Bitcoin retraces 2017 record highs amid pandemic uncertainty

The digital coin surges to $18,092 as larger players enter the market to buy what little supply remains for sale

FILE: A coin representing Bitcoin cryptocurrency sits reflected on a polished surface and photographed against a photo illustration of electronic data indicating stocks falling in this arranged photograph in London, U.K., on Thursday, Feb. 8, 2018. The great cryptocurrency crash of 2018 is heading for its worst week yet. Bitcoin sank toward $4,000 and most of its peers tumbled on Friday, extending the Bloomberg Galaxy Crypto Index’s weekly decline to 25 percent. That’s the worst five-day stretch since crypto-mania peaked in early January. Photographer: Luke MacGregor/Bloomberg
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Bitcoin is quickly approaching the record highs that spurred a mania among investors almost three years ago that ended in a violent crash.

The controversial digital asset, which was originally promoted as an alternative to national currencies such as the dollar, surged as much as 2.6 per cent to $18,092 on Wednesday. It has more than doubled this year, spurring memories of the 1,375 per cent rally in 2017 that preceded a 70 per cent decline the following year. Even so, advocates and even sceptics are saying it may continue to push higher.

“This Bitcoin thing is crazy,” said Matt Maley, chief market strategist at Miller Tabak + Co. “This is the third parabolic move. God only knows where it’s going to top out.”

Its gains this year follow a wider embrace from Wall Street linchpins, including Fidelity Investments, which launched a Bitcoin fund over the summer. Some prominent money managers also became crypto converts, with macro investor Paul Tudor Jones buying the coin as a hedge against potential inflation. And PayPal Holding said in October it would allow customers to access cryptocurrencies, which spurred bets more people could start to use digital tokens.

Not all established investors are convinced. Bridgewater Associates founder Ray Dalio said on Tuesday that he “might be missing” something.

But crypto fans have been watching Bitcoin tick higher all year, with many setting their sights on December 2017’s record of almost $20,000, while others are targeting even higher levels.

“Bitcoin has consistently been one of the world’s top-performing assets since its creation,” said Mati Greenspan, founder of Quantum Economics. “This latest surge comes as larger players enter the market sapping up what little supply remains for sale.”

While some die-hard crypto fans have stuck with it through its ups and downs, others have become newly enchanted by it amid the pandemic. Bitcoin this week got a star-power boost when Maisie Williams, the actress who portrayed Arya Stark in HBO's Game of Thrones, asked her 2.7 million Twitter followers whether she should invest in the coin. The inquiry prompted answers from noted crypto investor Mike Novogratz as well as Tesla's Elon Musk.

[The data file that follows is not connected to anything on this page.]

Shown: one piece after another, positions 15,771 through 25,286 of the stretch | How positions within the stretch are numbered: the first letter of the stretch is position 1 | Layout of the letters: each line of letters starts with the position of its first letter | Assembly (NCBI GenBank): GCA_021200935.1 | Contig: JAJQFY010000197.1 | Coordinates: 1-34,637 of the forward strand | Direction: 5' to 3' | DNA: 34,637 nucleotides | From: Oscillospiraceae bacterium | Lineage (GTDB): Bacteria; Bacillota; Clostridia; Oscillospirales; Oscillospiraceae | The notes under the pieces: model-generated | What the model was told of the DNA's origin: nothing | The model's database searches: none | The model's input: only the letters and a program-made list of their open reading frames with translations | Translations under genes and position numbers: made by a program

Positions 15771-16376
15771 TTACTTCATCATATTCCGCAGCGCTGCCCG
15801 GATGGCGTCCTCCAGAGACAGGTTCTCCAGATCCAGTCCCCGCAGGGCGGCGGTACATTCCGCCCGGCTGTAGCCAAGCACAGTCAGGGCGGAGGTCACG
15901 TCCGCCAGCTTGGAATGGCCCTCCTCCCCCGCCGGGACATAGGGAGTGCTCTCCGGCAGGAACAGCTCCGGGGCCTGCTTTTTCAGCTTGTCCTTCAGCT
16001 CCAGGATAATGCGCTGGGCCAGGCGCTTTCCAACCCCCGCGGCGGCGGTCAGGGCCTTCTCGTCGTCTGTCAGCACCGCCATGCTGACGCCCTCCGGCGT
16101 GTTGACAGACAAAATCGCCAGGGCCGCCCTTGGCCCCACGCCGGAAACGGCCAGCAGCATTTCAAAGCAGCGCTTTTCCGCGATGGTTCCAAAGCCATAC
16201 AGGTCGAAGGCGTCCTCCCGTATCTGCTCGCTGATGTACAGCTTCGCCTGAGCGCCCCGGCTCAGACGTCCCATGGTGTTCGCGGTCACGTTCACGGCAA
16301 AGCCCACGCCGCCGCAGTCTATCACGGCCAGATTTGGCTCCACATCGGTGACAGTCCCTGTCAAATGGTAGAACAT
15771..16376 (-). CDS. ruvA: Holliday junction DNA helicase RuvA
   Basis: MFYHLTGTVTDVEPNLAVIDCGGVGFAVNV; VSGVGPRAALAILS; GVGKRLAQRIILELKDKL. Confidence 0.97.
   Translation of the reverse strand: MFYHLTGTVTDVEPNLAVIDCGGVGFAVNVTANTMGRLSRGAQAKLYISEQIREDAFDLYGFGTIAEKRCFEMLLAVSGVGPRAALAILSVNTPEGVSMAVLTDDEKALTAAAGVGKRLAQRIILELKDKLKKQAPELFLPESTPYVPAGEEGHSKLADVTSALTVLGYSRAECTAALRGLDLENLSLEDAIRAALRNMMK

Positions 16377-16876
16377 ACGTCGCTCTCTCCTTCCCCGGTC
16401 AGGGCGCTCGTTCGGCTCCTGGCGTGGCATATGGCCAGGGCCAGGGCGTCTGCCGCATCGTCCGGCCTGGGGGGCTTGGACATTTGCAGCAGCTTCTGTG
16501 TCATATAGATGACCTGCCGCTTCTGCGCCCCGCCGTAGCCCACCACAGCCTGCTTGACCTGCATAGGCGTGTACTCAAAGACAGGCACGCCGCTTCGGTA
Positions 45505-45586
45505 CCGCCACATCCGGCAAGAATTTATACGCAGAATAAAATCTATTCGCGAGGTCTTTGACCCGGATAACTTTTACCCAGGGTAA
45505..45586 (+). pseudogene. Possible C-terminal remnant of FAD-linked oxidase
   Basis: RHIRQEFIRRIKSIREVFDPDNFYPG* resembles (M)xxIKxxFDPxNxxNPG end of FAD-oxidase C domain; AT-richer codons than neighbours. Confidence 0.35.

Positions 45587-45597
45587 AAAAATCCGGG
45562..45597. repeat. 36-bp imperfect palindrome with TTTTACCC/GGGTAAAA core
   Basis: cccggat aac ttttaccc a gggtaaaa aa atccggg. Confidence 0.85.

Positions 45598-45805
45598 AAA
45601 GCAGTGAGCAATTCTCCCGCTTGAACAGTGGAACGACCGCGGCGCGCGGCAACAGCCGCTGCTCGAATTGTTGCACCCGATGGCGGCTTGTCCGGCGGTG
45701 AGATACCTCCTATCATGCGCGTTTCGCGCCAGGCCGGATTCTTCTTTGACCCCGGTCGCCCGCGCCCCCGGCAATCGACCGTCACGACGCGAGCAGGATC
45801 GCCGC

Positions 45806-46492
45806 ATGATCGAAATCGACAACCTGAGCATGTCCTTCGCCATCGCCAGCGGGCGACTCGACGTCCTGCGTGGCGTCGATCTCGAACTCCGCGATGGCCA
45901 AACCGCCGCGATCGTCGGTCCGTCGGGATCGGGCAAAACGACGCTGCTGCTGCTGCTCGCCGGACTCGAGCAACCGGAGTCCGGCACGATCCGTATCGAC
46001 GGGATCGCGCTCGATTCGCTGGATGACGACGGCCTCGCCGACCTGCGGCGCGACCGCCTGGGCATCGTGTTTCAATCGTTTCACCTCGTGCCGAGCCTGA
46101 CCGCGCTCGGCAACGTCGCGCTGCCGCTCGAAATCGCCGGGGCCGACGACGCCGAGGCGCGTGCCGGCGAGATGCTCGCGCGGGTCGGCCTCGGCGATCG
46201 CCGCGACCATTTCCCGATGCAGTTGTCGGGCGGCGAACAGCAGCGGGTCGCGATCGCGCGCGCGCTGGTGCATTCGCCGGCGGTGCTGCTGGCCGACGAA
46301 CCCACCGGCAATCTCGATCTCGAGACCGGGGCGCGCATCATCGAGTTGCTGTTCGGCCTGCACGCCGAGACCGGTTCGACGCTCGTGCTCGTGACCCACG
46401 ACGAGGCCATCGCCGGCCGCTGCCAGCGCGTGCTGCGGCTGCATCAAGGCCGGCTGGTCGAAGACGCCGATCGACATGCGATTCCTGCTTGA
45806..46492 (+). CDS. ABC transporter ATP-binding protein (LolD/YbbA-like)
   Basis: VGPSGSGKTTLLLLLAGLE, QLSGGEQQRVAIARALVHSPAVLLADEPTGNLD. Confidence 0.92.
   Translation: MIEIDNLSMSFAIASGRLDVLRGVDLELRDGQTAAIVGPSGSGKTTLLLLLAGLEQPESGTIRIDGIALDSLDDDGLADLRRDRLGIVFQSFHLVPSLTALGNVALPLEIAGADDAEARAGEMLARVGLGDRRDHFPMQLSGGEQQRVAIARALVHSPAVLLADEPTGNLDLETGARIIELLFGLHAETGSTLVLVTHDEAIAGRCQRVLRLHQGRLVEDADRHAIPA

Advocates argue the cryptocurrency can act as a safe haven during times of turbulence and can be a hedge against rampant central-bank money printing. Still others have been lured by its spectacular advance this year – the digital coin is up close to 150 per cent in 2020 though it is still about 10 per cent off its all-time high.

But the institutional embrace has been slow to come about amid elevated crypto volatility and some high-profile instances of hacking and theft. The US Justice Department said this month it is suing for the forfeiture of more than $1 billion in Bitcoins it says are linked to the criminal marketplace Silk Road it shut down seven years ago.

And earlier in the summer, the Twitter accounts of some of the most prominent US political and business leaders were hacked in an apparent effort to promote a Bitcoin scam.

Bitcoin has seen an average daily move of 2.6 per cent this year, according to data compiled by Bloomberg. That compares with swings of 0.9 per cent for the price of gold, which is sometimes contrasted with digital assets.

There's a lack of an alternative in real assets that can show a comparable return

Hugo Rogers, chief investment officer at Deltec Bank & Trust, bought Bitcoin when it traded around $9,300 in June and used any price weakness since then to add it to his portfolio. Bitcoin now makes up about 5 per cent of his Global Absolute Return Fund, which is big on high-growth tech and biotech companies. He’s probably not going to stop at the 5 per cent threshold, he said.

“A small position in Bitcoin can go a long way,” Mr Rogers said earlier this month. “There’s a lack of an alternative in real assets that can show a comparable return. If you’re going to diversify your portfolio anyway, this is a good place to go.”